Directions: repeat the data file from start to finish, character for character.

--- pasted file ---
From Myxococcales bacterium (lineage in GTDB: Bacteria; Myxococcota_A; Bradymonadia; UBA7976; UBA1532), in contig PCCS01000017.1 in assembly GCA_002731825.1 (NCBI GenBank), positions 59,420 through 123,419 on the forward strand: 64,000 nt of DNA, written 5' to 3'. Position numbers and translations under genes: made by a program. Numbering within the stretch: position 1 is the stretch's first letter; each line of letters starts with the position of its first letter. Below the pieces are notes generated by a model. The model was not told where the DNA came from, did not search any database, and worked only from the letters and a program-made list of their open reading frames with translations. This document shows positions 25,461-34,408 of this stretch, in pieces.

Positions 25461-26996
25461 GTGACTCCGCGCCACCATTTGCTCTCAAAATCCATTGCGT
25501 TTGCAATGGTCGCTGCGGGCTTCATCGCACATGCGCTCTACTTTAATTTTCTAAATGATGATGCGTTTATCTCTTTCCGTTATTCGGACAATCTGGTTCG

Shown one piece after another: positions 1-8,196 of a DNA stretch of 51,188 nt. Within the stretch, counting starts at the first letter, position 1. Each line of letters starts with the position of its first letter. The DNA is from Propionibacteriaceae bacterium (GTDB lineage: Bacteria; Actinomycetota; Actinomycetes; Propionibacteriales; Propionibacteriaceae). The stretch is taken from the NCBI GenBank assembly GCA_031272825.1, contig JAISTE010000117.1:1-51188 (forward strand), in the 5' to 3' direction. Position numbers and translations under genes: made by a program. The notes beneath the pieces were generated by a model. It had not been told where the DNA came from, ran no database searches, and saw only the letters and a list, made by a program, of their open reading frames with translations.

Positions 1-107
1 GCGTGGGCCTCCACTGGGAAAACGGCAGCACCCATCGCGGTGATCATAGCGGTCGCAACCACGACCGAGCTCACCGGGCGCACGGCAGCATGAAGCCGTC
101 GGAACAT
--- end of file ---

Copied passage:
From Myxococcales bacterium (lineage in GTDB: Bacteria; Myxococcota_A; Bradymonadia; UBA7976; UBA1532), in contig PCCS01000017.1 in assembly GCA_002731825.1 (NCBI GenBank), positions 59,420 through 123,419 on the forward strand: 64,000 nt of DNA, written 5' to 3'. Position numbers and translations under genes: made by a program. Numbering within the stretch: position 1 is the stretch's first letter; each line of letters starts with the position of its first letter. Below the pieces are notes generated by a model. The model was not told where the DNA came from, did not search any database, and worked only from the letters and a program-made list of their open reading frames with translations. This document shows positions 25,461-34,408 of this stretch, in pieces.

Positions 25461-26996
25461 GTGACTCCGCGCCACCATTTGCTCTCAAAATCCATTGCGT
25501 TTGCAATGGTCGCTGCGGGCTTCATCGCACATGCGCTCTACTTTAATTTTCTAAATGATGATGCGTTTATCTCTTTCCGTTATTCGGACAATCTGGTTCG

Shown one piece after another: positions 1-8,196 of a DNA stretch of 51,188 nt. Within the stretch, counting starts at the first letter, position 1. Each line of letters starts with the position of its first letter. The DNA is from Propionibacteriaceae bacterium (GTDB lineage: Bacteria; Actinomycetota; Actinomycetes; Propionibacteriales; Propionibacteriaceae). The stretch is taken from the NCBI GenBank assembly GCA_031272825.1, contig JAISTE010000117.1:1-51188 (forward strand), in the 5' to 3' direction. Position numbers and translations under genes: made by a program. The notes beneath the pieces were generated by a model. It had not been told where the DNA came from, ran no database searches, and saw only the letters and a list, made by a program, of their open reading frames with translations.

Positions 1-107
1 GCGTGGGCCTCCACTGGGAAAACGGCAGCACCCATCGCGGTGATCATAGCGGTCGCAACCACGACCGAGCTCACCGGGCGCACGGCAGCATGAAGCCGTC
101 GGAACAT